Y-WE Youth Speak on BLM

At Young Women Empowered (Y-WE) we center the voices of young people, especially BIPOC youth. We are honored and inspired by the young people who have chosen to share their voices with us everyday as they reflect on the Black Lives Matter movement which continues to set historical precedence in the fight against racial injustice in America. Here are some highlights from just a few of our youth and alum who have spoken up during this time:

Organizing protests

Y-WE Alum and Board-member, Rahwa Ghebremichael, led a protest at CHOP centering the Eritrean and Ethiopian communities in the Black Lives Matter movement.

After participating in the protests for weeks, Rahwa saw a need to co-organize her own protest with her friends, family, and community. 

Y-WE is so inspired by Rahwa’s continual leadership and her commitment to social justice.
When talking about the Black Lives Matter movement Rahwa said, “this is a global issue and it is critical that we continue to show up and stand against police brutality.” 

Thank you for all your incredible work, Rahwa!

Deconstructing the system on Instagram

Y-WE Alum Viv Brannock shares this video on what radical change actually means, and many more insightful commentaries on her new Instagram page @pissedblackgirlrants.

Hosting book clubs

Two of our youth, Savannah Blackwell and Lucia Santos, are organizing a recurring book club to discuss and reflect on the book “Are Prisons Obsolete?” by renowned scholar and revolutionary Angela Davis.

“We feel that literature and reading are incredible methods of sharing information and connecting with others, and now is a moment in which we feel it is crucial to reach out and have conversations about the way abolition and pro-black activism can become tangible in our society and lives.”

This group is BIPOC youth led and will prioritize the voices of Black youth, but ALL young people are welcome. The first meeting will take place on July 22nd to discuss chapters 1 & 2. The group will then continue monthly.

Click here to sign up! 

Sharing perspective

Mya Johnson, a Y-WE Alum, shared her insight with us:

“A lot of people have reached out to me recently to ask how I’ve been with all the protests going on. I appreciate non-black people reaching out, but it’s also like hey, I’ve been Black my whole life. I’ve dealt with racism my entire life. There’s been times I wished someone would reach out, even more so than I would right now. Continue to emotionally support and check in with the Black people around you even after there’s no longer #BlacklivesMatter trending and no longer ongoing protests.”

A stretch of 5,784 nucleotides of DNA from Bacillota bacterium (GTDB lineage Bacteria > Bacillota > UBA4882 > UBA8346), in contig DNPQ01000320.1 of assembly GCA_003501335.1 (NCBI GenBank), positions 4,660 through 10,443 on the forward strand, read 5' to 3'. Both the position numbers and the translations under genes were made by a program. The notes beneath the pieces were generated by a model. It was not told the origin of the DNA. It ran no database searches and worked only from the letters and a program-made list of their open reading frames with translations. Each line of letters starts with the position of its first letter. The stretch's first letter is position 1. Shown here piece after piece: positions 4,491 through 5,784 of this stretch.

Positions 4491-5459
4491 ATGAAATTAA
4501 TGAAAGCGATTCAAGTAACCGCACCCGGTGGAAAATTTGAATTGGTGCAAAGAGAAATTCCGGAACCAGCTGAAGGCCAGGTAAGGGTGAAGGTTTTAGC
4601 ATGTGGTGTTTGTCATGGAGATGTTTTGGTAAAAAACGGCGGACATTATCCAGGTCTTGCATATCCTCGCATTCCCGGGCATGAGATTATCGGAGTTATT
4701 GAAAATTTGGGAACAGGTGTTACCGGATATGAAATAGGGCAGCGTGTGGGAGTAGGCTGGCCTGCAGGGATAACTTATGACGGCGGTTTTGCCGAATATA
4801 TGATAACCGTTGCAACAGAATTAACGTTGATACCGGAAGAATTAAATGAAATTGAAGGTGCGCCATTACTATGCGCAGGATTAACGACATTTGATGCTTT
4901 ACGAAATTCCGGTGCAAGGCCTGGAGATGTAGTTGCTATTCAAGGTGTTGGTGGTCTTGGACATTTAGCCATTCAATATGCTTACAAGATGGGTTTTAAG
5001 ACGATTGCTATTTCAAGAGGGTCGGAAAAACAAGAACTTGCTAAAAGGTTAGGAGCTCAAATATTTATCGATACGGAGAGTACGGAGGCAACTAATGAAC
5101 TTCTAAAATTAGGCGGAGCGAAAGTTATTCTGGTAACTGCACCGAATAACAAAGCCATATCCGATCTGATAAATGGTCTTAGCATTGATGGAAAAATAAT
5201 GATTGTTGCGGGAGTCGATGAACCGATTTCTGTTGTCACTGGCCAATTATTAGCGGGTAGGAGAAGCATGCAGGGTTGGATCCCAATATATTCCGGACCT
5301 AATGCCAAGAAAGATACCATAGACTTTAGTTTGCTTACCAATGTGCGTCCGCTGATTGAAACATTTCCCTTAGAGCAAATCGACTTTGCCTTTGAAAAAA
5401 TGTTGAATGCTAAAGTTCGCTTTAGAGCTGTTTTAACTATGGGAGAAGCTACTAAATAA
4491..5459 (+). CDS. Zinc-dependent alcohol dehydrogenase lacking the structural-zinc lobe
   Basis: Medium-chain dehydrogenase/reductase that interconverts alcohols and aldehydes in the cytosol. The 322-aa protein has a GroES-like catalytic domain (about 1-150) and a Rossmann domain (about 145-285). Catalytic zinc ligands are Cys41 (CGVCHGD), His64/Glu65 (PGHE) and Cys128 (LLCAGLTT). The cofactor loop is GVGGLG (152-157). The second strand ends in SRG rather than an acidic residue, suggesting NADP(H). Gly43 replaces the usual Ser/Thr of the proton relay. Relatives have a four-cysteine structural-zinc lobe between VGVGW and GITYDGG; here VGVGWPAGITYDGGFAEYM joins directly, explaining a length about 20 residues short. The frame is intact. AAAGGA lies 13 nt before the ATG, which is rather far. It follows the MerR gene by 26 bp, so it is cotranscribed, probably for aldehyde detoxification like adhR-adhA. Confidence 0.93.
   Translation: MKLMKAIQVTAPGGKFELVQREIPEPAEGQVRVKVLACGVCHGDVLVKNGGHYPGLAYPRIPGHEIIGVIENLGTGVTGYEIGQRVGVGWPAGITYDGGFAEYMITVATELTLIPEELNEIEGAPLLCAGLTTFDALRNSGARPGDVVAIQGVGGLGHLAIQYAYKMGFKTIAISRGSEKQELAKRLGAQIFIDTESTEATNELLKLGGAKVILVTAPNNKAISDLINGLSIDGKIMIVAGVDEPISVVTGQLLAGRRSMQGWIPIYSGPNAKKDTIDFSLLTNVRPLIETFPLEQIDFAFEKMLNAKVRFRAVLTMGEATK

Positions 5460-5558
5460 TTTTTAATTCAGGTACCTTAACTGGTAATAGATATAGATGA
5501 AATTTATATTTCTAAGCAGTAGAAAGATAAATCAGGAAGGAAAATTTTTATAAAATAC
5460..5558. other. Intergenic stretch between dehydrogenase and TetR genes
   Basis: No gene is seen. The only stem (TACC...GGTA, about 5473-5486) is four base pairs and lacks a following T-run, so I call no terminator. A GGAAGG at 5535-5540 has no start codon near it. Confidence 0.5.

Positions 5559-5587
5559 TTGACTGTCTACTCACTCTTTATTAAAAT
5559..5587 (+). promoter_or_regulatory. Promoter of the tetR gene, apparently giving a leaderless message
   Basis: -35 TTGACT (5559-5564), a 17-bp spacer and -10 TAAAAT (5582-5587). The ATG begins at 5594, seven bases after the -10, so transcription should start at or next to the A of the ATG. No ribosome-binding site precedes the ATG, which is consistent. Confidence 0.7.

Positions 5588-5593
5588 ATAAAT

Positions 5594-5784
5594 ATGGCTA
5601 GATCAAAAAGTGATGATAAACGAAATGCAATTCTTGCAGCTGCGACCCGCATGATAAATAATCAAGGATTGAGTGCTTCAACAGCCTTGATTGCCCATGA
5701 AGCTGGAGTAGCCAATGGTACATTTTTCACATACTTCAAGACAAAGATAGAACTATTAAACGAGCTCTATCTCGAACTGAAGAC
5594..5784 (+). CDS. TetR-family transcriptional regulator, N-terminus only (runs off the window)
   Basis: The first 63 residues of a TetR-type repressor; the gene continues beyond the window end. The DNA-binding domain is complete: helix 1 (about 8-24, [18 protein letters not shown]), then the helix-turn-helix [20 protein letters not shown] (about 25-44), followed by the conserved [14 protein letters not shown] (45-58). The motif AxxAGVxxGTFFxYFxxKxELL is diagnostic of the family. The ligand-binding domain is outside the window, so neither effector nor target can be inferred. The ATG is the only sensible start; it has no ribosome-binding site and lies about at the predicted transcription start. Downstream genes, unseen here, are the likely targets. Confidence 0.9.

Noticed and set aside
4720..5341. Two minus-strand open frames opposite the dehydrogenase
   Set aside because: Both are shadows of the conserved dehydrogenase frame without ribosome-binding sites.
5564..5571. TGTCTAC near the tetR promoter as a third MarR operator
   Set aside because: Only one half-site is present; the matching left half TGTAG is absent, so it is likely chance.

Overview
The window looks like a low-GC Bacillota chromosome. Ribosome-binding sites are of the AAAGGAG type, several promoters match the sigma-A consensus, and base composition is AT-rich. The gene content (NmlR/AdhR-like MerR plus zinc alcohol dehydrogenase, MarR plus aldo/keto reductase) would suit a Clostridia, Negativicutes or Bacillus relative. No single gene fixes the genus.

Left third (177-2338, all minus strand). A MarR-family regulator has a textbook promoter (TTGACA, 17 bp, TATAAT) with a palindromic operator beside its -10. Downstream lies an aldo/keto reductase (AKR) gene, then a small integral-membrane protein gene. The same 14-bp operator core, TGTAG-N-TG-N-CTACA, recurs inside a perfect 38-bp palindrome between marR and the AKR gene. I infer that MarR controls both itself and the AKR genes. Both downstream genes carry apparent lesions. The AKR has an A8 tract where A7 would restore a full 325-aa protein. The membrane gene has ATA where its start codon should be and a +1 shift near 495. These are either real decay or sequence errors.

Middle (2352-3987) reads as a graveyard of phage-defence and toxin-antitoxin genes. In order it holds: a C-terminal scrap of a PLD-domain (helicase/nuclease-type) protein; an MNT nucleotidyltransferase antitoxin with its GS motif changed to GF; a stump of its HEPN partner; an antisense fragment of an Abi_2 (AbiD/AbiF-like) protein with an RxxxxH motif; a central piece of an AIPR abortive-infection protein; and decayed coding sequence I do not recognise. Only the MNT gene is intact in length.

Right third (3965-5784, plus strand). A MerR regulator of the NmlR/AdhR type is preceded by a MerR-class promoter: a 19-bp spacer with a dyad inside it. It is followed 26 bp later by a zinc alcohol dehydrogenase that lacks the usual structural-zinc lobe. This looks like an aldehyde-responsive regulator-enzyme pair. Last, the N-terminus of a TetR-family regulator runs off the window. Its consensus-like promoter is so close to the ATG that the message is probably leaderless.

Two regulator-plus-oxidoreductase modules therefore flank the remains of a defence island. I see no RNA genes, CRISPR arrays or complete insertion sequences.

Meeting with other allies

“With the surge in the Black Lives Matter Movement I have been taking much more action in my own life and through influencing the lives of my classmates. I attended the White Allies Solidarity/Accountability group Y-WE put together and was inspired. From that group I decided to go on and create a White Allies Solidarity/Accountability group in my school. We have been meeting for the past four weeks and have been talking about things like white fragility, white privilege, and how we can mobilize our privilege in this movement without making it about us. I have also been attending various protests in the CD where I live. Here there is a mass movement of gentrification that I have seen push out small businesses, workers from their jobs, and families out of their homes, so going to these protests in the CD is super important for me. 

We cannot let this movement slow. As a white person I have a responsibility to keep doing the work, to keep pushing other white people to redistribute their resources, and to not allow white fragility to slip into places of power. White fragility feeds systemic oppression. The majority of this country’s government is made up of white people and if they can’t talk about racial injustice no change will be made. Allyship is trending, but it should just be a constant reality.” 

-Rory Eggler, Y-WE Youth

Fighting for racial justice is work that Y-WE has always done. We are so proud and inspired to see our young changemakers take their place in their communities and stand up for justice and love. We are still here, still dedicated, and looking forward to how we can continue to support our community.

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